Ethnicity and the Colonial State analyses, through a comparison of three West African communities (Wolof, Temne, and Ewe), the ways in which ethnic labels and arguments are used (or omitted) in dealings with colonial administrations. It follows these strategies and choices over more than a century, between the conquest periods and independence. Where state structures were weak as a factor of group cohesion, ethnic arguments were especially likely to come into play. The analysis discusses internal fissures and conflicting interests within the communities as other incentives for ethnic coalition-building. The observations made in this book are put into the context of a global historical perspective, for which “ethnicity” has so far remained a badly defined concept.

Brill Open Humanities

An International Journal

Editor-in-Chief Rens Bod

This journal was announced but will not publish.

Memory before Modernity

Practices of Memory in Early Modern Europe

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Erika Kuijpers, Judith Pollmann, Johannes Müller and Jasper van der Steen

Many students of memory assume that the practice of memory changed dramatically around 1800; this volume shows that there was much continuity as well as change. Premodern ways of negotiating memories of pain and loss, for instance, were indeed quite different to those in the modern West. Yet by examining memory practices and drawing on evidence from early modern England, France, Germany, Ireland, Hungary, the Low Countries and Ukraine, the case studies in this volume highlight the extent to which early modern memory was already a multimedia affair, with many political uses, and affecting stakeholders at all levels of society.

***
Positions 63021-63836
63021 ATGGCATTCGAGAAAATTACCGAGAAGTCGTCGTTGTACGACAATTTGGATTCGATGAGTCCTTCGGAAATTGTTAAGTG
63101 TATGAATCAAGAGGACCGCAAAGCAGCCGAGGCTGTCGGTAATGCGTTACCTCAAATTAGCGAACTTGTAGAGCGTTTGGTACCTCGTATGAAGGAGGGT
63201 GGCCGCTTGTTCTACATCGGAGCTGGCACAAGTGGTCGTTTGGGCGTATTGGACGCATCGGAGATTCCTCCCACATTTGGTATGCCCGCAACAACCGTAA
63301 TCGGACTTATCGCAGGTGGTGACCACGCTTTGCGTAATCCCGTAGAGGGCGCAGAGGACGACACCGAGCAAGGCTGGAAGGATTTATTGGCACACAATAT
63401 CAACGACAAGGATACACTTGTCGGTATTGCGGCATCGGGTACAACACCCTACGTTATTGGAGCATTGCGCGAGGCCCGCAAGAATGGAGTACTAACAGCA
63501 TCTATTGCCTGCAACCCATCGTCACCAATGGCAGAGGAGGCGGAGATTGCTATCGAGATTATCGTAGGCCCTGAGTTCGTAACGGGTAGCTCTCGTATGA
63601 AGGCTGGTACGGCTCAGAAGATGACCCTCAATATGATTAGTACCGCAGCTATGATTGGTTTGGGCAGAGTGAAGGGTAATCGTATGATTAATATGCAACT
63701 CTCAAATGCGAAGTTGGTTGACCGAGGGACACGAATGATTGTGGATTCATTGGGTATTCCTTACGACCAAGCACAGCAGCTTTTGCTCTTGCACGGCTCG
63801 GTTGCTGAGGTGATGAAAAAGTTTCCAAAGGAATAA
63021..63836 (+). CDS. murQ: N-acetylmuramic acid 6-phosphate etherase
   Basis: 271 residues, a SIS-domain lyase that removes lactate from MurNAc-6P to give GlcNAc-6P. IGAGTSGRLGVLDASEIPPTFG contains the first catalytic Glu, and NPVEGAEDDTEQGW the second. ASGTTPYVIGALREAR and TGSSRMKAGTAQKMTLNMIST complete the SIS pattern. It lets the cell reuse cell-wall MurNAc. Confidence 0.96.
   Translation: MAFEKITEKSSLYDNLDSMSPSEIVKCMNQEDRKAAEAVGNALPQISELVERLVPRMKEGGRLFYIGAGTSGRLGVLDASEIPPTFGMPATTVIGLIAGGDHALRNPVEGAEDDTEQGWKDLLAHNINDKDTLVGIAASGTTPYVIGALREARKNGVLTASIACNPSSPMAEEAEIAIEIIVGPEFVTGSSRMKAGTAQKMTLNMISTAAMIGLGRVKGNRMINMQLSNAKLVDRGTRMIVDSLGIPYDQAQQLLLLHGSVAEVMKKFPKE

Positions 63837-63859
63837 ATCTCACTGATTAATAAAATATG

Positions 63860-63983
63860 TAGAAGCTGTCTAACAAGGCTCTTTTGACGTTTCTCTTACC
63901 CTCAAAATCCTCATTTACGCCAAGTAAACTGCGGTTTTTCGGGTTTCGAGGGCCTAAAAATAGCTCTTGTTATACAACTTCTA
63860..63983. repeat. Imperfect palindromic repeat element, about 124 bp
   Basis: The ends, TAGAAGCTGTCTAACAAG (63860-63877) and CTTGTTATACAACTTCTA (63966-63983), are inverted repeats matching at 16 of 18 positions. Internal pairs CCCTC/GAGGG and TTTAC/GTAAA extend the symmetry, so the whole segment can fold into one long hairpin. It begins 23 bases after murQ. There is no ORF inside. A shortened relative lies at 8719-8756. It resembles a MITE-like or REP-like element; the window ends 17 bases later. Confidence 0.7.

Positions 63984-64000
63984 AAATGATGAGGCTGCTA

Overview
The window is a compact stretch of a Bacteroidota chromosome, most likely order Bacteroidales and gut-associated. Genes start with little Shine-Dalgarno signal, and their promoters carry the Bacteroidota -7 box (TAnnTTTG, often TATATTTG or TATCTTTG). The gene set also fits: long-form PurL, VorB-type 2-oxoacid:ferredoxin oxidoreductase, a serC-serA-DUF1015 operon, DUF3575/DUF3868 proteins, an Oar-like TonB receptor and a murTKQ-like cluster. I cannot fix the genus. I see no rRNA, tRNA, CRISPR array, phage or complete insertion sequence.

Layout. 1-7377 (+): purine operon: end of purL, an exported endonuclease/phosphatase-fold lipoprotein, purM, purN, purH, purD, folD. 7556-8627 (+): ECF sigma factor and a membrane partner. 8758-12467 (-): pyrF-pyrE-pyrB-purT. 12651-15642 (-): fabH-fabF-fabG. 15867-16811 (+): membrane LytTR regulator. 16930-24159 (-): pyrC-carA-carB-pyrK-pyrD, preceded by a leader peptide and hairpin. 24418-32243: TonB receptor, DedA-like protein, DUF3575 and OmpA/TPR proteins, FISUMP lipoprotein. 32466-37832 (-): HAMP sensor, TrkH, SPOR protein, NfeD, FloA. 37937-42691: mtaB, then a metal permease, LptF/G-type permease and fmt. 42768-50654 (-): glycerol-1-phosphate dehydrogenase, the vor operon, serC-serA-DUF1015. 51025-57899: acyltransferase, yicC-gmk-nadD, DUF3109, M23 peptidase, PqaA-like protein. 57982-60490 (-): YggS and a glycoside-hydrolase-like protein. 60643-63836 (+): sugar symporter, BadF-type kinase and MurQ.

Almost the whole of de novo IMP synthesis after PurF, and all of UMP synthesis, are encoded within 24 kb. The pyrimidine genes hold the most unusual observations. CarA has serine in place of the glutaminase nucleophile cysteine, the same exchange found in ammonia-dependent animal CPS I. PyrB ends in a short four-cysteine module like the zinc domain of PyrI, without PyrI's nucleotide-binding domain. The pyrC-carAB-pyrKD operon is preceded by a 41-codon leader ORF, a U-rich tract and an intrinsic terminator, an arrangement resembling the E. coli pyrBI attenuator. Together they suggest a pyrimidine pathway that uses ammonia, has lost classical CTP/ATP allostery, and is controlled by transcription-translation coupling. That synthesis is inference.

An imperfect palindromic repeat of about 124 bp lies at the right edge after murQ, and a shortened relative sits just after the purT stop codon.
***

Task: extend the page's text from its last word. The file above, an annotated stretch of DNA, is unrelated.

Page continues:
Contributors include: Andreas Bähr, Philip Benedict, Susan Broomhall, Sarah Covington, Brecht Deseure, Sean Dunwoody, Marianne Eekhout, Gabriela Erdélyi, Dagmar Freist, Katharine Hodgkin, Jasmin Kilburn-Toppin, Erika Kuijpers, Johannes Müller, Ulrich Niggemann, Alexandr Osipian, Judith Pollmann, Benjamin Schmidt, Jasper van der Steen